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Current Projects

Our lab uses a combination of behavioral and neurobiological techniques to understand how memories are formed and retrieved in the brain. We measure behavioral performance both during and following associative learning in which animals learn to associate a neutral stimulus, like a white noise or physical environmental chamber (i.e., context) with a brief footshock. We examine how neural manipulations, using both optogenetic and pharmacological techniques, affect memory acquisition, consolidation, and its subsequent retrieval. We then examine molecular markers associated with these processes using immunofluorescence and microscopy. 

The role of the retrosplenial cortex in memory formation and retention.

The retrosplenial cortex makes critical contributions to learning and memory, particularly in situations in which the information acquired is complex. We use a variety of behavioral measures, including trace and contextual fear conditioning and passive avoidance learning, in combination with an optogenetic approach to determine a causal, time-dependent role for the retrosplenial cortex in learning and memory. We are particularly interested in determining how distinct subregions along the anterior-posterior axis of the retrosplenial cortex differ in their contributions to associative learning and memory.

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Sagittal view of the rodent brain with the retrosplenial cortex highlighted in green.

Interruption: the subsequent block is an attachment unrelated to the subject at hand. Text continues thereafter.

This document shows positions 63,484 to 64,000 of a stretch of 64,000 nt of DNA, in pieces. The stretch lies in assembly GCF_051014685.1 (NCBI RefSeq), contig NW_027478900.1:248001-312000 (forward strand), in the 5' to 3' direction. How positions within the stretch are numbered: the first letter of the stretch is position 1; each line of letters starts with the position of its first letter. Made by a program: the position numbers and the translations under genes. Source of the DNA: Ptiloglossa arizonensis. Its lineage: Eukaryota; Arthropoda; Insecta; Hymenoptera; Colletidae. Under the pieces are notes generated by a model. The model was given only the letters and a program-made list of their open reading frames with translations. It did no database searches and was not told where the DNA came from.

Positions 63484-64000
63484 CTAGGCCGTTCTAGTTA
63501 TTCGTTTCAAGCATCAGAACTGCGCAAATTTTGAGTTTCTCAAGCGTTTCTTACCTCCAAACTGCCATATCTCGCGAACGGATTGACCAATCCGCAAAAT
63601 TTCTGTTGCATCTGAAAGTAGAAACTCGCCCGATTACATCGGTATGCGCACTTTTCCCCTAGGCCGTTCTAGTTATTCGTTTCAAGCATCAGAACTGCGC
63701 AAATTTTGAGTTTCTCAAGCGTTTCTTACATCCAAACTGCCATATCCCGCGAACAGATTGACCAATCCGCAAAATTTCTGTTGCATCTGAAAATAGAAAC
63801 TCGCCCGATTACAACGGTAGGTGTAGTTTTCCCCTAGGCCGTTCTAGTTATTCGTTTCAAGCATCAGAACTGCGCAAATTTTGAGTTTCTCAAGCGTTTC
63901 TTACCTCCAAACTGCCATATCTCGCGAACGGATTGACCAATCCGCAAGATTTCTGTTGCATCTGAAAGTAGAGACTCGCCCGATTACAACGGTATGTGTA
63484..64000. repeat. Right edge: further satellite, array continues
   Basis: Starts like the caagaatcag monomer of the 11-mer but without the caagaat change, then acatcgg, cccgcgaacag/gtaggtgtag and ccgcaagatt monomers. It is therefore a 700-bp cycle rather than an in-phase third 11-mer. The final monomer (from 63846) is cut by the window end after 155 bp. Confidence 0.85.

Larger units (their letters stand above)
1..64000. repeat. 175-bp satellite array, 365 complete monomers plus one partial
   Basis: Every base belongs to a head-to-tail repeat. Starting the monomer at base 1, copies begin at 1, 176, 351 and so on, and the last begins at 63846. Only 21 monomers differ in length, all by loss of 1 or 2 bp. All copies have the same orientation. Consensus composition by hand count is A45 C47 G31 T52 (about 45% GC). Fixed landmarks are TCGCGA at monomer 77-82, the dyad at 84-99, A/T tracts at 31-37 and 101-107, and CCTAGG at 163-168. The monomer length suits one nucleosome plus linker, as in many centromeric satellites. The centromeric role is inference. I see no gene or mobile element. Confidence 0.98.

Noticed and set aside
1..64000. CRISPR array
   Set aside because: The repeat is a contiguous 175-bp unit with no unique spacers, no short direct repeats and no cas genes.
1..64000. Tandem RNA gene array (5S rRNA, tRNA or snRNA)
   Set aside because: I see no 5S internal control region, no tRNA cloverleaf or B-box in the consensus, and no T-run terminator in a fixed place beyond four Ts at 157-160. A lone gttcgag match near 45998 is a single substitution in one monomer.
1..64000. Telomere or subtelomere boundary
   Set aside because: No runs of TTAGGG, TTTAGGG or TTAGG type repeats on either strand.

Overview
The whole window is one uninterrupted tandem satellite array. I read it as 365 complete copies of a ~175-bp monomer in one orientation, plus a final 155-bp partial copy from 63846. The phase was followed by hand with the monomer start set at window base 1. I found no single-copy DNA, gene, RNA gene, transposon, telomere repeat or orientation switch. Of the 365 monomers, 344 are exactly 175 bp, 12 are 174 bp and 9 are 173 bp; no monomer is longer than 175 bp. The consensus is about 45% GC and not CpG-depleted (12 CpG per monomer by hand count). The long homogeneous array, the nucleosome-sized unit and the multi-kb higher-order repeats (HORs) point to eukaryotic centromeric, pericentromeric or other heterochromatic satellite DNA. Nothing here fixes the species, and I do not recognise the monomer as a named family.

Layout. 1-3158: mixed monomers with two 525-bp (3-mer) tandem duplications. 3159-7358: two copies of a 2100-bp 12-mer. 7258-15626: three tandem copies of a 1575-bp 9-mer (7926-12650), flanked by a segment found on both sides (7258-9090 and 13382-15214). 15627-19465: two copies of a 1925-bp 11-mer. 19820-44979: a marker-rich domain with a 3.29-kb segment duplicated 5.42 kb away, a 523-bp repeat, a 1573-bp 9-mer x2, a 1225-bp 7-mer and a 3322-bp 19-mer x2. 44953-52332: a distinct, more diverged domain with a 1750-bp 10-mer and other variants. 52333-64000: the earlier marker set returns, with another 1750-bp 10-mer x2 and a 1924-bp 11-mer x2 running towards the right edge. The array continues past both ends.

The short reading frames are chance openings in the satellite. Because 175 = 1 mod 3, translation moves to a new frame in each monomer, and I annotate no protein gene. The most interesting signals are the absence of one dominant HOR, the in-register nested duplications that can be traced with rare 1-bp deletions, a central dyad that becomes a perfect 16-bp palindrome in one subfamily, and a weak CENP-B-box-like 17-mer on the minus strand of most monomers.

Relevant Publications:

Trask, S., Pullins, S.E., Ferrara, N.C., & Helmstetter, F.J. (2021). The anterior retrosplenial cortex encodes event-related information and the posterior retrosplenial cortex encodes context-related information during memory formation. Neuropsychopharmacology, 43, 1386-1392.  https://doi.org/10.1038/s41386-021-00959-x

Trask, S., Ferrara, N.C., Jasnow, A.M., Kwapis, J.L. (2021). Contributions of the cingulate-retrosplenial cortical axis to associative learning and memory: A proposed circuit for persistent memory maintenance. Neuroscience & Biobehavioral Reviews, 130, 178-184.  https://doi.org/10.1016/j.neubiorev.2021.08.023

Trask, S., Ferrara, N. C., Grisales, K., & Helmstetter, F. J. (2021). Optogenetic inhibition of either the anterior or posterior retrosplenial cortex disrupts retrieval of a trace, but not delay, fear memory. Neurobiology of Learning and Memory, 185,  107530. https://doi.org/10.1016/j.nlm.2021.107530

Trask, S., & Helmstetter, F.J. (2022). Unique roles for the anterior and posterior retrosplenial cortices in encoding and retrieval of memory for context. Cerebral Cortex, in press. https://doi.org/10.1093/cercor/bhab436

Age-related neural degeneration and its effects on memory.

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Aging is associated with zif268 protein accumulation and reductions in proteasome activity (measured using Rpt6 phosphorylation) in both the medial prefrontal cortex (top) and the retrosplenial cortex (bottom). 

Normal aging is accompanied by decreases in the ability to accurately form and recall episodic memories. In rats, this is likely attributable to degeneration of a large neural circuit needed to support memory in aged animals, including the retrosplenial and medial prefrontal cortices. We are interested in characterizing these memory deficits in a wide array of behavioral assays, as well as using immunofluorescence and proteasome assays to understand the changes associated with poorer memory performance in aged animals. We aim to use this understanding to facilitate memory formation using a variety of approaches to target specific patterns of degeneration.